Foundation Asks US Supreme Court to Review Evangelist’s Arrest While Preaching in Salem, Mass.

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Jul 1, 2010 No Comments ›› Site Administrator

Foundation Asks US Supreme Court to Review Evangelist’s Arrest While Preaching in Salem, Mass.

Press Release

Evangelist Michael Marcavage of Repent America (http://www NULL.repentamerica, through his attorneys at the Foundation for Moral Law (http://www NULL.morallaw, a religious liberties legal organization led by Judge Roy Moore, filed a petition for certiorari review (http://www NULL.morallaw,%20Marcavage%20v NULL.%20Mass NULL.,%20with%20appendix NULL.pdf) in the U.S. Supreme Court today, urging the Court to review his “disorderly conduct” conviction for peacefully preaching the gospel with a megaphone in Salem, Mass. on Halloween night 2007. As the Foundation argued in the lower courts, Marcavage’s petition explains that he had a right under the Salem city code to preach the gospel with a megaphone until 10:00 p.m., but that Salem police confiscated his megaphone and arrested him at 8:30 p.m. that night.  (See the video of his arrest here. (http://www

Click here to read Marcavage’s petition to the Supreme Court. (http://www NULL.morallaw,%20Marcavage%20v NULL.%20Mass NULL.,%20with%20appendix NULL.pdf)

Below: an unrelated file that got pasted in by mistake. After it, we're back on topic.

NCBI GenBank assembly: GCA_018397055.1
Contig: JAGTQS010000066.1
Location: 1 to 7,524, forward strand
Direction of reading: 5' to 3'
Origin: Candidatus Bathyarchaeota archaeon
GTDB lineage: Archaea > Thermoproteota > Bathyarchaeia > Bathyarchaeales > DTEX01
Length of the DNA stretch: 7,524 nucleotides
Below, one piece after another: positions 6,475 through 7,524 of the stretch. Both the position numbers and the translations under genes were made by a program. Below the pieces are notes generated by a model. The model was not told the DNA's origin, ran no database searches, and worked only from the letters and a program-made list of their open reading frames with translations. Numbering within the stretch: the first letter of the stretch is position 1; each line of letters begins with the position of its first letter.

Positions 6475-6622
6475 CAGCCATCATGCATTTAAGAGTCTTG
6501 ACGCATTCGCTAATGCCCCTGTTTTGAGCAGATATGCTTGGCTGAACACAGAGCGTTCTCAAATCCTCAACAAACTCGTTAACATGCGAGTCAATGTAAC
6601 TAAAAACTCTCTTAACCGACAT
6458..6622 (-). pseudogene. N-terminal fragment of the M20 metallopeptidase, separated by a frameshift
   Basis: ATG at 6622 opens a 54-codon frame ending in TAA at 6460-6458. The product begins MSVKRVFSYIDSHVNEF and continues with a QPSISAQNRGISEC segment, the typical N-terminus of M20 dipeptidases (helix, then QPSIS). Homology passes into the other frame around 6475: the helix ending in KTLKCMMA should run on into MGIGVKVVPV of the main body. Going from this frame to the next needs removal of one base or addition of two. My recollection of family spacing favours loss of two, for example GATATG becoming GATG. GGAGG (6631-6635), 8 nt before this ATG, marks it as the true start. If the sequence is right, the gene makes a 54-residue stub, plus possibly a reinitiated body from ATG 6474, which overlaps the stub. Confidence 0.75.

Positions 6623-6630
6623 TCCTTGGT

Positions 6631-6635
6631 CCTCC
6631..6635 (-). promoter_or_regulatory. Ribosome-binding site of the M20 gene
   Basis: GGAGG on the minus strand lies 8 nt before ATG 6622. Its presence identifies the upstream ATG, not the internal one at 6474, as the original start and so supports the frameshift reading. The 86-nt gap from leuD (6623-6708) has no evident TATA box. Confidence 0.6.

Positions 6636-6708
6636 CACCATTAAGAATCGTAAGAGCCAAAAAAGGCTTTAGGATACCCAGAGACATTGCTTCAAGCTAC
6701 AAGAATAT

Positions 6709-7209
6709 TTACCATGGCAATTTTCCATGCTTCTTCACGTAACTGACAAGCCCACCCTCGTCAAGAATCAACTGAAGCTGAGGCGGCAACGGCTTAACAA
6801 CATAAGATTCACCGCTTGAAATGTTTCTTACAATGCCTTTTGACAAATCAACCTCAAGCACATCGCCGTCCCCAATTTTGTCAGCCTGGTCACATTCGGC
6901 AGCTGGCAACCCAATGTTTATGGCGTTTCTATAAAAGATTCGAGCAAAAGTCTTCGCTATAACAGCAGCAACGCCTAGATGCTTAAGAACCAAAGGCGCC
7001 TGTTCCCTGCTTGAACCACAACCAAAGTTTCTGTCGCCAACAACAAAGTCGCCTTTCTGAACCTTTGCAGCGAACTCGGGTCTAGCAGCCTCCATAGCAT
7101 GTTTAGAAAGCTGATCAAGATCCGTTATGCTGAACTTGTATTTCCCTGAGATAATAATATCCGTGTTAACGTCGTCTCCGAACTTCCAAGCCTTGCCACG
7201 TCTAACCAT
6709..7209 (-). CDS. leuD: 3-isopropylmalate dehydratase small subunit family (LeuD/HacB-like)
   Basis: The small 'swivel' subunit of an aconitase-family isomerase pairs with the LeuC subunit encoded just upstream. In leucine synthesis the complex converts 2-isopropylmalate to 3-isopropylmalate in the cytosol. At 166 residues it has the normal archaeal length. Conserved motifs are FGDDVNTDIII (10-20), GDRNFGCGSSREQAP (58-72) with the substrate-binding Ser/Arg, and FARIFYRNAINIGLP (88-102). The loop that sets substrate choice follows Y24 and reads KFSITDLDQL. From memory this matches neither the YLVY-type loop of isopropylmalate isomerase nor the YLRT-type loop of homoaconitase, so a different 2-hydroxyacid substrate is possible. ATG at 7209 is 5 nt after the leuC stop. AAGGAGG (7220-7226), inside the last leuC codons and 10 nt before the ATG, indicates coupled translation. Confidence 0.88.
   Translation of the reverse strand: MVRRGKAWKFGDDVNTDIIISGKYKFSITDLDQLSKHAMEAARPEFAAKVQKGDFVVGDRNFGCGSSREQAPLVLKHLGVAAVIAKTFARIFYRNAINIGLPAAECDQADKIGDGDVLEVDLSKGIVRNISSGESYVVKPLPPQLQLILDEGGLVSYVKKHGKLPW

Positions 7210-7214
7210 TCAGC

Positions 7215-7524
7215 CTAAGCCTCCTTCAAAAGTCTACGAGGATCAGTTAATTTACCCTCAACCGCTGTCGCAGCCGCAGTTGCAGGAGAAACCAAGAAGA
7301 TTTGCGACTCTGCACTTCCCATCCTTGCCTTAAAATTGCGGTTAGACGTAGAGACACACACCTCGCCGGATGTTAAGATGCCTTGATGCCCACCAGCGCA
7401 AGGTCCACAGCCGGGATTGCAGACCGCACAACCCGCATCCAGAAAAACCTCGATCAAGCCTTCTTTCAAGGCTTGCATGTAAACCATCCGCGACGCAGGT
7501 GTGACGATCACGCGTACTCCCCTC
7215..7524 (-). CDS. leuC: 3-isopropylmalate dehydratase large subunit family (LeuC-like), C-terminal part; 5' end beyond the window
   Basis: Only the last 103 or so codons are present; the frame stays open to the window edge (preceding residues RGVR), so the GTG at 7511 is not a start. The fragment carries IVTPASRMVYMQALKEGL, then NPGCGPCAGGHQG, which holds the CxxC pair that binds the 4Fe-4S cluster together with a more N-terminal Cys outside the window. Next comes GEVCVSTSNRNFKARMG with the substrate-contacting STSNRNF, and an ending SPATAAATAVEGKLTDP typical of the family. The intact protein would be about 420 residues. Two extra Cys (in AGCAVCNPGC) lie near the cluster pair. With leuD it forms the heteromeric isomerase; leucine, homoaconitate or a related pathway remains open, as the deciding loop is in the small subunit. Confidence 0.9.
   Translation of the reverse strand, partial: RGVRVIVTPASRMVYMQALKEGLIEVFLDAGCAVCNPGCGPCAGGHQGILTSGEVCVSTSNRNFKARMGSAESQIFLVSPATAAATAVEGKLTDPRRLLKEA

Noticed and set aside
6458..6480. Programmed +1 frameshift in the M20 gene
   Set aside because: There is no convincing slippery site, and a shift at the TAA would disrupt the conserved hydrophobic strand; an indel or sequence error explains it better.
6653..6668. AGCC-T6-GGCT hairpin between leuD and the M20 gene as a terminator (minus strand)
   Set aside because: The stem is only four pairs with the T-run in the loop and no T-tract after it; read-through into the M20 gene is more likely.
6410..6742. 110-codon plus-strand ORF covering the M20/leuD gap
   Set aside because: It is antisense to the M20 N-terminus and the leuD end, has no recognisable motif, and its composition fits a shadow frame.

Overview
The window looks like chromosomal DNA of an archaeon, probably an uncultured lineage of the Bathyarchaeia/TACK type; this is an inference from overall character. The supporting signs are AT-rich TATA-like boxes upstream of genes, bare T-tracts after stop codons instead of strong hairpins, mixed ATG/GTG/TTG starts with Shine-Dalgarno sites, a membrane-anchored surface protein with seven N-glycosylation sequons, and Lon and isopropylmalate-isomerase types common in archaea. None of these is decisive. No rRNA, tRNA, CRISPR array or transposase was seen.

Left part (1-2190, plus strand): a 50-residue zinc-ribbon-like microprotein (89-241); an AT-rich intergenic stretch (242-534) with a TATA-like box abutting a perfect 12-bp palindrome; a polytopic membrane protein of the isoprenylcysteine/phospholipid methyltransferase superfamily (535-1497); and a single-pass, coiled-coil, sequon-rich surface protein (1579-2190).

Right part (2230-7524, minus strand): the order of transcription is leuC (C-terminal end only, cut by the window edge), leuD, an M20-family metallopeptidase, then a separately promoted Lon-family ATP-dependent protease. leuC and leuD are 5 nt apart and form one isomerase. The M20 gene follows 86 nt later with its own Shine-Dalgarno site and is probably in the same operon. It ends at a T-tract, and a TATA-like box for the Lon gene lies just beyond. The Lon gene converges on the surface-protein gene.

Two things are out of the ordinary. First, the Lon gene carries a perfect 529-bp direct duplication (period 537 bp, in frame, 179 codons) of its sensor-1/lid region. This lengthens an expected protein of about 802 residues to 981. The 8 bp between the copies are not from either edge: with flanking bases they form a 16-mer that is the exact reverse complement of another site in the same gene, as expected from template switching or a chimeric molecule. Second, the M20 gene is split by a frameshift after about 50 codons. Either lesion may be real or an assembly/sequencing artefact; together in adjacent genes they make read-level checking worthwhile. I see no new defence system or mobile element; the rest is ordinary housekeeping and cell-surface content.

Attorney Ben DuPré of the Foundation for Moral Law stated, “The Salem police clearly overstepped their authority when they grabbed Michael Marcavage’s megaphone.  He was peacefully preaching the Christian gospel to a crowd that needed to hear it, even if they did not like it.”  Although the Massachusetts courts have insisted the police were just trying to prevent any potential safety risk, DuPré said that the Supreme Court’s free speech cases don’t allow that excuse: “The Supreme Court has rejected the so-called heckler’s veto as a reason to silence a speaker.  In this case, there was only an imaginary or future heckler, not a real one.  So we believe the Court will seriously consider granting review of this case and righting the constitutional wrongs Michael suffered in Salem.”

Marcavage argues in his petition that the police censorship was a violation of his constitutional rights to free speech, free exercise of religion, and equal protections of the laws.  He also argues that his right to due process of law was violated because the trial court found him guilty for the confiscation of the megaphone even though the prosecutor never argued that the confiscation was the basis for the charge; rather, the prosecutor focused on Marcavage’s evangelism conduct earlier in the evening.

Marcavage’s conviction was affirmed by the Massachusetts Appeals Court on Dec. 23, 2009, and the Massachusetts Supreme Judicial Court declined to hear the case on March 31, 2010. (Read Marcavage’s appellate brief filed in the Mass. Appeals Court here.)

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